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2012 Cotton Harvest Aid Guidelines for Louisiana

2012 Cotton Harvest Aid Guidelines for Louisiana published on No Comments on 2012 Cotton Harvest Aid Guidelines for Louisiana

Dr. Donnie Miller, Professor, Northeast Research Station

Dr. Daniel Stephenson, Associate Professor, Dean Lee Research Station

Dr. John Kruse, Assistant Professor, Central and Northeast Research Station

Introduction

One of the last, but most important, steps in producing a cotton crop is harvest preparation.  Successful harvest preparation includes scheduling for defoliation and harvest operations, removal of foliage and facilitating boll opening.  Successful defoliation has many benefits including increased picker efficiency, elimination of trash in harvested seedcotton, faster drying of dew thereby increasing picking hours per day, straightening of lodged plants and reduction of boll rot incidence.

The activity of harvest aids is very dependent on environmental factors.  Moreover, cotton defoliation is a balancing act between leaf injury that stimulates leaf drop, yet does not desiccate and stick leaves on the plant.  No one harvest aid tank mix will work in all situations.  A good understanding of the influence of defoliation timing and the relative attributes of available harvest aids can help in deciding when to terminate a crop and which harvest aids to use.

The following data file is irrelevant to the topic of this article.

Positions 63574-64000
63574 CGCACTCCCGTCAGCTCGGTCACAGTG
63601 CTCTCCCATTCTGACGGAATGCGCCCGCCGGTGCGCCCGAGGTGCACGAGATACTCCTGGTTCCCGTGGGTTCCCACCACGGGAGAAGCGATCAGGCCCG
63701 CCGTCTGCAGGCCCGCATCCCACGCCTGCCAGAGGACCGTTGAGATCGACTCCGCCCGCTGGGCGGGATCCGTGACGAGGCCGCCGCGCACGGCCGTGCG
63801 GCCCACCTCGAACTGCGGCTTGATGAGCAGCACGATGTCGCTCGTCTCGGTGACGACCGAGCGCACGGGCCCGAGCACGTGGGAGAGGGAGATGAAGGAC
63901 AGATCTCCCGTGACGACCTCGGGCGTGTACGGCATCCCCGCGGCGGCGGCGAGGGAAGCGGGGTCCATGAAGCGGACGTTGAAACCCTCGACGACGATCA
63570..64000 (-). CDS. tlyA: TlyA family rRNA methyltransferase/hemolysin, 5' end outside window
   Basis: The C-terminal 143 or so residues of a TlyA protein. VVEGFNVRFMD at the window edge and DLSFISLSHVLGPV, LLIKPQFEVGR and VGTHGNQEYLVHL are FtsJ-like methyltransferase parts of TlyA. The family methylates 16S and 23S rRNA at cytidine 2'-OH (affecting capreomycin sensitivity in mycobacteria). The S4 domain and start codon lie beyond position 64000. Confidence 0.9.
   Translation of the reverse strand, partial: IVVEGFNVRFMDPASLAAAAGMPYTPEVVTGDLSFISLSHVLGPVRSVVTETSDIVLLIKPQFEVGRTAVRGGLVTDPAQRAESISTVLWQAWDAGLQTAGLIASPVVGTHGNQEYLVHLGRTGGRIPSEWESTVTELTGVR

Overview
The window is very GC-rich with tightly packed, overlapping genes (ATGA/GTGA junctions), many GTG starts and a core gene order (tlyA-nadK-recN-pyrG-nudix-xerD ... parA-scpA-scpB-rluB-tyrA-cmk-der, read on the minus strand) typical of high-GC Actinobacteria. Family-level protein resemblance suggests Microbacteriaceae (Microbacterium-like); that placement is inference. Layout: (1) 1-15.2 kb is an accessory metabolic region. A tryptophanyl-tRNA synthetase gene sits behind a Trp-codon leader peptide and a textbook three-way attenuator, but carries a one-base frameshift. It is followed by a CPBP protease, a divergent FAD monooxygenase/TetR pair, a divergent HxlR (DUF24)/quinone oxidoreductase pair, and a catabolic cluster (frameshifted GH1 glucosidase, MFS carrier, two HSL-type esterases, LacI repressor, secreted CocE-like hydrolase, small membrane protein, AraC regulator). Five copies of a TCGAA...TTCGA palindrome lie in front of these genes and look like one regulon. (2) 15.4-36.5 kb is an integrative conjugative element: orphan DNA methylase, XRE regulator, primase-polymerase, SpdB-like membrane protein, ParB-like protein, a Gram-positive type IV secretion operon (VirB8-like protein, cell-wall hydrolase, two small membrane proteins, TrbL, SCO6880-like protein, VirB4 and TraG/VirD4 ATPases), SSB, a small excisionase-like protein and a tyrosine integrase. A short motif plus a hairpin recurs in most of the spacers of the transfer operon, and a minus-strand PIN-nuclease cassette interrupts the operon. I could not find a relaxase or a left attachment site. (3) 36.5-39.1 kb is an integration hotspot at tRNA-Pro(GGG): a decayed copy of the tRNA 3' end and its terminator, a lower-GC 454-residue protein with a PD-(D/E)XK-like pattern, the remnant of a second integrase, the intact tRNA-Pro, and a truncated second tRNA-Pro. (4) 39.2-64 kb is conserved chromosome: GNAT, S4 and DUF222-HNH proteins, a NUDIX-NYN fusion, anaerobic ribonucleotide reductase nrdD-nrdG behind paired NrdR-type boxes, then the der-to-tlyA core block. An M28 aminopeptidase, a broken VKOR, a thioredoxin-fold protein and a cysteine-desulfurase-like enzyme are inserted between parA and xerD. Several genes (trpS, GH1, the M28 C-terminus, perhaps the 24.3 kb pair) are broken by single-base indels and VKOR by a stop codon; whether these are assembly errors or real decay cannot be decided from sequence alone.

Defoliation Timing

There is always a balancing act between yield and fiber quality when defoliating cotton, but close attention to individual fields can help maintain quality while preserving yield. There are several accepted methods to time defoliation, and all methods have strengths and weaknesses.  The following is a refresher of some of the more common defoliation-timing techniques.

Percent Open Bolls

The most widely used method is based on a determination of the total percentage of bolls in a field that have opened, with 60% of bolls open being the most common recommendation for defoliant application. In many situations, unopened bolls are mature enough to resist negative impact and will open before harvest. This method, however, has limitations. Research inLouisianahas shown that, depending on fruit distribution on the plant, maximum yield can be obtained when defoliation occurs before 60% open bolls. Additionally, in cases where a large fruiting “gap” (no bolls present at fruiting sites) occurs and a large percentage of bolls are less mature and set in the uppermost region of the plant, optimum defoliation timing may occur later than 70% open.  Research evaluating optimum defoliation timing in Louisiana and other states has shown maximum yield can be achieved with application ranging from 42% to 81% open, depending on crop maturity and fruit distribution.

Nodes Above Cracked Boll (NACB)